Under one cover, military historian William L. McGee details all the campaigns fought in the Solomon Islands in the Pacific theater of war — from Guadalcanal to Bougainville — and summarizes the valuable lessons learned from these bloody battles.

"Enough gripping drama, heroism and heartbreak in McGee's almost encyclopedic work to supply Hollywood with material for a century." -Marine Corps League

“As a Marine who landed on Guadalcanal on 7 August 1942,  Bill McGee’s The Solomons Campaigns, 1942-1943 is the most comprehensive book I’ve read on the subject. It covers all the campaigns — Southern, Central and Northern — and sums up the tough lessons learned. It brings back memories of those very dark days. Semper Fi.” -William J. Carroll, President, Guadalcanal Campaign Veterans

■ Part I, The Southern Solomons – Covers the bloody six-month struggle for Guadalcanal. The relationship between ground fighting, naval warfare and air combat is described in considerable detail as first one side and then the other gains the advantage. Seven major naval engagements are recounted, including America’s severe defeat at Savo Island and decisive victory in the three-day naval battle of Guadalcanal – another notable turning point.

■ Part II, The Central Solomons – Chronicles the amphibious operations in the New Georgia Islands group, including the five separate landings at Rendova, Segi Point, Viru Harbor, Wickham Anchorage, and Rice Anchorage, plus three more significant naval battles and the occupation of Vella Lavella.

■ Part III, The Northern Solomons – Recounts the seizure of the Treasuries, the Choiseul Diversion and the Bougainville campaign, plus two more significant naval battles.

■ Lessons Learned – Summarizes the many valuable lessons learned during all the Solomons Campaigns, ranging from logistics support and force requirements to offshore toeholds and leapfrogging, most becoming doctrine in later Pacific campaigns.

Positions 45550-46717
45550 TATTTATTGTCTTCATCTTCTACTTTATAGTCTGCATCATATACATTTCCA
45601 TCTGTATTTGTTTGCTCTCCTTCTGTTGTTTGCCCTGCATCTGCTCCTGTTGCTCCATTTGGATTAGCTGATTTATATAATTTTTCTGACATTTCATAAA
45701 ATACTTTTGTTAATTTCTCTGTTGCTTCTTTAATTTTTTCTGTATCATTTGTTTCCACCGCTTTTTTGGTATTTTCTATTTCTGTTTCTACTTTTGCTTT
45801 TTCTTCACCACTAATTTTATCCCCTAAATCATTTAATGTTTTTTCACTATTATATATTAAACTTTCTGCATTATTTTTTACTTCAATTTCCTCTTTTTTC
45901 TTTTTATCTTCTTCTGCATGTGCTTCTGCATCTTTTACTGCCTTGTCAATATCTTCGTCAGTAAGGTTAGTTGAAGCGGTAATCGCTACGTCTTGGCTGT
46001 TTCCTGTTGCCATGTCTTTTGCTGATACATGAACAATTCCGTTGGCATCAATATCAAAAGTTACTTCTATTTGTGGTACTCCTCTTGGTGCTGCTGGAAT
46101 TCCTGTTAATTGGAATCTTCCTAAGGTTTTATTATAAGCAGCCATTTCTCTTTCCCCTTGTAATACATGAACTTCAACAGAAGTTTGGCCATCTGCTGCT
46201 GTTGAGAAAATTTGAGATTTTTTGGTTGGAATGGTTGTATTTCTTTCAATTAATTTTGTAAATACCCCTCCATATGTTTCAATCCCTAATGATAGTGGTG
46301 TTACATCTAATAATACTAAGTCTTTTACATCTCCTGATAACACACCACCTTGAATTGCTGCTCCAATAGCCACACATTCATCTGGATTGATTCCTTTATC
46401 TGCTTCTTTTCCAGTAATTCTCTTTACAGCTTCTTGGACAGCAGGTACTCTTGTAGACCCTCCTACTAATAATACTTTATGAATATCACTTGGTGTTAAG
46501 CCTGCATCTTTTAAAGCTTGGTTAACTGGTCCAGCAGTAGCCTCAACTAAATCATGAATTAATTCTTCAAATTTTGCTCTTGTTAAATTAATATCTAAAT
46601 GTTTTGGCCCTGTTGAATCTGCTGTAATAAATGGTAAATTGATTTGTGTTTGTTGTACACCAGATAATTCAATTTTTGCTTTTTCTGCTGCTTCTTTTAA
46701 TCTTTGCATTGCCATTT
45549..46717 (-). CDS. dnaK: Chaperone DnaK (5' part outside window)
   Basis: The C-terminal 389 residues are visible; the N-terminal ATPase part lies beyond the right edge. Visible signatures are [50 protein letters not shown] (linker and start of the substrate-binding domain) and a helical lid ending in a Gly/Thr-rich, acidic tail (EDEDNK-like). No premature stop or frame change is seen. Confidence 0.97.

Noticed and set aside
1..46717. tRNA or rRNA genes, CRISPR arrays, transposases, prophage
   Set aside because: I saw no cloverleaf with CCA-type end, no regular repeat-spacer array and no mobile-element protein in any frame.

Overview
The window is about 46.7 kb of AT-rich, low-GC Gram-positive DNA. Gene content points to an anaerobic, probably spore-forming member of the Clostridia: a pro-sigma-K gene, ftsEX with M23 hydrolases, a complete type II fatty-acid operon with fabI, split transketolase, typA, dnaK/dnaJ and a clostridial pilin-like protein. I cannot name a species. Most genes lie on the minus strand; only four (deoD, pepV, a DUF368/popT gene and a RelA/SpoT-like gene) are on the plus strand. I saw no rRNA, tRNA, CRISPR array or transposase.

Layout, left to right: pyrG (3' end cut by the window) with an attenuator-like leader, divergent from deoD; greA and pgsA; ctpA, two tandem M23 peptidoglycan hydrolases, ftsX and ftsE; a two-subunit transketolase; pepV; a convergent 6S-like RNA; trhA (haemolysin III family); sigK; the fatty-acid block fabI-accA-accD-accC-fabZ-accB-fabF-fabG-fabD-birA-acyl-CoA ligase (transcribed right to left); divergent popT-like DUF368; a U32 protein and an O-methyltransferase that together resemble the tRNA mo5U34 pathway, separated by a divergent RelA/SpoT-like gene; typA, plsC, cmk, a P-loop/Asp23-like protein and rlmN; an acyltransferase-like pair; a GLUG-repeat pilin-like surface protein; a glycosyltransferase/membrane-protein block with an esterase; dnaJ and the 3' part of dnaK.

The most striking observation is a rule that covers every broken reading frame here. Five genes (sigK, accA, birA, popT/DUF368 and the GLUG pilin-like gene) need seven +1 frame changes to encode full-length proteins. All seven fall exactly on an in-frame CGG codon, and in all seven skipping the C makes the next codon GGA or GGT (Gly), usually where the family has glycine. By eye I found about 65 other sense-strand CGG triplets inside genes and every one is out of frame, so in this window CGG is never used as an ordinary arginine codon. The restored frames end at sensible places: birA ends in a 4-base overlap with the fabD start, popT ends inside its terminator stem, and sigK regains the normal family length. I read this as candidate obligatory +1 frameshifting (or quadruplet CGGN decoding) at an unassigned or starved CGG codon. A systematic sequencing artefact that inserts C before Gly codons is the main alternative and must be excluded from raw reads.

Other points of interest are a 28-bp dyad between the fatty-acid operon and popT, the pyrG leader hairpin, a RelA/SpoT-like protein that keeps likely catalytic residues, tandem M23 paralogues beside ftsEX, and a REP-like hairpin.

688 pp, 310 b/w photos, 44 maps, plus charts, notes, appendices, bibliography, and index. Paperback 6”x9”, $39.95.

Other Titles in the Series: 
The Amphibians Are Coming! Emergence of the ‘Gator Navy and its Revolutionary Landing Craft (Vol. 1)
Pacific Express: The Critical Role of Military Logistics in World War II (Vol. 3)

ISBN/ASIN: 978-0-9701678-7-3
Book Format(s): Soft cover
Genre(s): Nonfiction, History
Review Genre: Nonfiction—History
Number of Pages: 688
 

Death of an Assassin: The True Story of the German Murderer Who Died Defending Robert E. Lee by Ann Marie Ackermann

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Click on cover image to purchase a copy

MWSA Review

Death of an Assassin is a well-researched history of a murder that occurred in Germany in 1835 that remained a cold case for 37 years.  The author intertwines the German crime scene with highlights of Robert E. Lee's early years and brings players from both continents together in Lee's first battle experience.  The book includes extensive appendices, chapter notes, Bibliography, and an Index.

Review by Nancy Kauffman (April 2018)

Author's Synopsis

From the depths of German and American archives comes a story one soldier never wanted told. The first volunteer killed defending Robert E. Lee’s position in battle was really a German assassin. After fleeing to the United States to escape prosecution for murder, the assassin enlisted in a German company of the Pennsylvania Volunteers in the Mexican-American War and died defending Lee’s battery at the Siege of Veracruz in 1847. Lee wrote a letter home, praising this unnamed fallen volunteer defender. Military records identify him, but none of the Americans knew about his past life of crime. This story tells American military history in an exciting true crime format.

ISBN/ASIN: 1606353047
Book Format(s): Hard cover, Kindle, ePub/iBook
Genre(s): Nonfiction, History
Review Genre: Nonfiction—History
Number of Pages: 204
 

Wonderful Flying Machines by Barrett Beard

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Click on cover image to purchase a copy

MWSA Review

This well-written book is not just an interesting read; it is both historic and inspiring. It delivers insight into how a few special people (American Exceptionalism) changed history for the better, and how they paid a high price for doing the right thing, for disrupting the status quo.

The history of aviation progress followed that model: the Wright Brothers with their bicycle shop and Glen Curtiss with his reliable engines and better designs. The small band of Navy officers (Admirals Byrd and Moffit, and Commander George Noville) who set records and brought aviation to the fleet were similar. There was General Billy Mitchell, who was court-martialed for daring to show that his ragtag bombers could sink battleships. Names like Jimmy Doolittle and Kelly Johnson also come to mind.